With the highest possible Aggregate Nutrient Density Index, or ANDI, score of 1000, kale is considered a superfood. The ANDI score reflects a food's nutritional density in comparison to its calories per serving. In particular, kale is high in vitamins A, C and K, dietary fiber, manganese, calcium, copper, potassium and health-promoting phytonutrients. It is a good source of iron, magnesium and other minerals, as well. Not only is kale healthy, it's a versatile leafy green vegetable that is quick and easy to cook at home, even in the microwave.
Strip kale leaves off the head. Cut off and discard particularly thick stems, but keep the thin, tender ones. Put the leaves into a colander.
Wash the kale under cool running water in the sink. Flip the leaves over repeatedly in the colander, thoroughly rinsing them all to remove dirt and debris. Give the colander a few shakes when done. Don't dry the leaves, as the moisture helps the leaves cook in the microwave.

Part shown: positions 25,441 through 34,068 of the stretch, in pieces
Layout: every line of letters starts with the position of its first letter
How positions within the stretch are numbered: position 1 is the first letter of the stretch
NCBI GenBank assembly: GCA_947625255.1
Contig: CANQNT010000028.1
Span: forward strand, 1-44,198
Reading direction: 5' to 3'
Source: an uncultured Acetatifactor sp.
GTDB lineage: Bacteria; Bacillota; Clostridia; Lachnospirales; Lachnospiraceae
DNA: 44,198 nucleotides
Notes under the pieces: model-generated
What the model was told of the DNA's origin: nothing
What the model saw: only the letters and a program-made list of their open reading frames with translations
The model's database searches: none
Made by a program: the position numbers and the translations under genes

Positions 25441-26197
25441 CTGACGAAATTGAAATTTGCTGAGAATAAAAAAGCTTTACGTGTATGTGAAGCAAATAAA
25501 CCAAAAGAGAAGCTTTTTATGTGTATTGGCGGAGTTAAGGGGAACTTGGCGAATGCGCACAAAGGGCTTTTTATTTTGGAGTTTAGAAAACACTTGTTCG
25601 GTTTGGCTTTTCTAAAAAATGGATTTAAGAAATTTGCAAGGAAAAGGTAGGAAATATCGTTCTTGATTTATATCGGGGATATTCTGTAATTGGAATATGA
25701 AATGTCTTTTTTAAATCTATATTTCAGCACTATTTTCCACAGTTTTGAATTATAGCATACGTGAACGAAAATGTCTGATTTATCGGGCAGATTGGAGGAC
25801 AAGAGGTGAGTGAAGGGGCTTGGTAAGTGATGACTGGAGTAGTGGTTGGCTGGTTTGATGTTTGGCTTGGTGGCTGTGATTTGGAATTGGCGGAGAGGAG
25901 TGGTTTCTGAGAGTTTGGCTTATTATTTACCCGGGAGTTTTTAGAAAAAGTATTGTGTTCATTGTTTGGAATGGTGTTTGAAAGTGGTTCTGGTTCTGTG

Chop the kale leaves into manageable-sized pieces on a cutting board. Put it into a microwave-safe bowl. Toss the leaves with a little salt and lemon juice, if you like.
Cover the bowl with a paper towel. Microwave the kale on high for about two minutes per every 2 cups. Remember that all microwaves are different, and the freshness of the kale can also affect cooking time, so this is just an estimate. Watch the kale to stop cooking it when it's fully wilted.
Things You'll Need
Select kale with a deep green color to ensure it holds up in the microwave. Inspect leaves to avoid wilted or discolored kale. Pick heads with thick, sturdy stems. Opt for smaller leaves, which are more tender and not as bitter as larger leaves. Store kale unwashed in a sealed plastic bag for up to three days until you're ready to cook it. Keep in mind that it becomes increasingly bitter every day.